Faceting demonstration

by anthonylloydrees on January 31, 2009

I have no problem with having people watch or talk to me when I am cutting and have given a couple of talks to clubs and such. I have even cut in a shop window, so when a gemmologist friend asked me to give a cutting demonstration to his gemmology students, I agreed on the proviso that I could borrow a portable faceting machine as mine is built into my desk and my office is far too small to accomodate a 20 person class.

Although I was given months of notice and fully intended to cut a stone or two on the borrowed machine to get familiar with it, Murphy had other ideas. So as the day got closer fear and trepidation turned to blind panic as I found myself in a rapidly filling classroom sitting in front of a borrowed Facetron faceting machine that I had never operated before with the realisation that my dop wax and transfer block had been left behind in my office.

Luckily I had enlisted the help of a friend to shoot a video of the event and she valiantly offered to go back to the office and retrieved the missing supplies. I cut and polish my tables by hand as the first step in cutting a stone which gave me some time before I needed any dop wax. I was also very relieved to discover the ‘stage fright’ pretty much disappeared about the same time as the stone touched the lap and I got to answer the first questions. I was happy that the Facetron proved so comfortable within a few minutes with the adjustments being nicely intuitive. I used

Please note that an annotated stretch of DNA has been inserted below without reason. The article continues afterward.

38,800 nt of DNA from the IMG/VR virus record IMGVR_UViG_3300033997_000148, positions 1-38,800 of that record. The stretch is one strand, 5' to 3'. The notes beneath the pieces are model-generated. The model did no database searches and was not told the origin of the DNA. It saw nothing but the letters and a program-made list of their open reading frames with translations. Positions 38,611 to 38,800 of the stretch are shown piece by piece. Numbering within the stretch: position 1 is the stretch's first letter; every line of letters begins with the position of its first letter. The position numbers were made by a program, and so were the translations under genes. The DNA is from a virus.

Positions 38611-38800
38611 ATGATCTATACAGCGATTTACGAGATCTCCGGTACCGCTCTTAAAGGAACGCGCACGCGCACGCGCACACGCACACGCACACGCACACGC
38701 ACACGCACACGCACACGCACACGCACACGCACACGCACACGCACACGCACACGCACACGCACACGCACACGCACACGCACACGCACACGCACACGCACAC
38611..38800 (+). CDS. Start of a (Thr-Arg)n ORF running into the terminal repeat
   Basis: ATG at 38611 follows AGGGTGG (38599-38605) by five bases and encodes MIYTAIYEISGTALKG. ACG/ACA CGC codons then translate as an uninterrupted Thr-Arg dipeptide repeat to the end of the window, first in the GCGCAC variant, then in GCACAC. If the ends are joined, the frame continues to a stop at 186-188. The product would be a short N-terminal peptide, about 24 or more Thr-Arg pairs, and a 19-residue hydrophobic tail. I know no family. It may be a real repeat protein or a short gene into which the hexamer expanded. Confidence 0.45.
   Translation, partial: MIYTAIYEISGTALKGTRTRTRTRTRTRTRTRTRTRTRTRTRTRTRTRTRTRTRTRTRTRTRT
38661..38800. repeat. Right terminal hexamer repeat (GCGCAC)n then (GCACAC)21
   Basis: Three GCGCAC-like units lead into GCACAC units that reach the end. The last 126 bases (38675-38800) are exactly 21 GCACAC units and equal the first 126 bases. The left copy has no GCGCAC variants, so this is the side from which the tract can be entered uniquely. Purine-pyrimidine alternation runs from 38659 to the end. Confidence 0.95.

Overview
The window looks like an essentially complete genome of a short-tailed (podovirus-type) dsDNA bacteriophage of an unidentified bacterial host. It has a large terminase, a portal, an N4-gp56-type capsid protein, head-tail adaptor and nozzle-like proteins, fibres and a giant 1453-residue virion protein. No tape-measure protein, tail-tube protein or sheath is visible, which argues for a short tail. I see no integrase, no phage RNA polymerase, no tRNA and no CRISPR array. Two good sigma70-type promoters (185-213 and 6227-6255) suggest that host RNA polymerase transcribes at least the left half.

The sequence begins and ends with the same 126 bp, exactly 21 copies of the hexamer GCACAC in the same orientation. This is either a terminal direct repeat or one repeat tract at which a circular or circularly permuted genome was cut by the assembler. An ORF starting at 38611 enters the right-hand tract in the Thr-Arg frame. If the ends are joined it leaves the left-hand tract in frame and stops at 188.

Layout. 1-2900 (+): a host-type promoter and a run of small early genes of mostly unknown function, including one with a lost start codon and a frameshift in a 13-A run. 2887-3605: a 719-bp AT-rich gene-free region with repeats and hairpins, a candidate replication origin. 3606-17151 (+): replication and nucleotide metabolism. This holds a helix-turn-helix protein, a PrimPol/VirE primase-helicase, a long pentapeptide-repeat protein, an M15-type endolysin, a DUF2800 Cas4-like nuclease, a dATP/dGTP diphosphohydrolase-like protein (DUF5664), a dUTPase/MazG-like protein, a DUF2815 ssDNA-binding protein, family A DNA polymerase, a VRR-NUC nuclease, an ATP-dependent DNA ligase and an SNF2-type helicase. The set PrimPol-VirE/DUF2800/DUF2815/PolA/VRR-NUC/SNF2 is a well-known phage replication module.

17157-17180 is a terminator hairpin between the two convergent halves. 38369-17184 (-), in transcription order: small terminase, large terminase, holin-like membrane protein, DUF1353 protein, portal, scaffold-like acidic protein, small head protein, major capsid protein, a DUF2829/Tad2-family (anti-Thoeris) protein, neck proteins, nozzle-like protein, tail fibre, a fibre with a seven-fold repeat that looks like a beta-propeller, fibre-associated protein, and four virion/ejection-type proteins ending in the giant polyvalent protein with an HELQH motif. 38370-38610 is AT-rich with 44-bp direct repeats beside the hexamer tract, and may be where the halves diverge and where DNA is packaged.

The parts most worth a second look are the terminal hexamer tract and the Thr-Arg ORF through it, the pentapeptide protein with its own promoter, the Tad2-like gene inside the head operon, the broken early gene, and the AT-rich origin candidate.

an Aquamarine and cut a Standard Round Brilliant

I didn’t have any prepared talk as I intended to just explain what I was doing as the various steps progressed and why I was doing them in that order. I was a little fearful of questions as these were gemmology students and they might have hard ones. I was pleasantly relieved to get intelligent curiousity throughout the entire demonstration, with hardly a lull.

I was reminded of break time by a couple of students, as the coffee shop was due to close, but they didn’t want to miss any part of the demonstration. I assured them I wouldn’t answer any questions until everyone got back and all they would miss was this bit going round and round and this thing going up and down.

The class was appreciative and everyone stayed to the end 🙂 I did give the Aqua to the class instructor the next day, incidentally whose only contribution to the evening was to give me the classroom keys, tell me the students don’t bite and leave, raising my anxiety level quite nicely.

The only downside for me in an otherwise very enjoyable experience was the video didn’t work. My friend found my Sony less intuitive than I found the Facetron.

So I don’t know the finished dimensions or weight. The student with the closest guess to these at their next lesson gets to keep the stone. That went over well.




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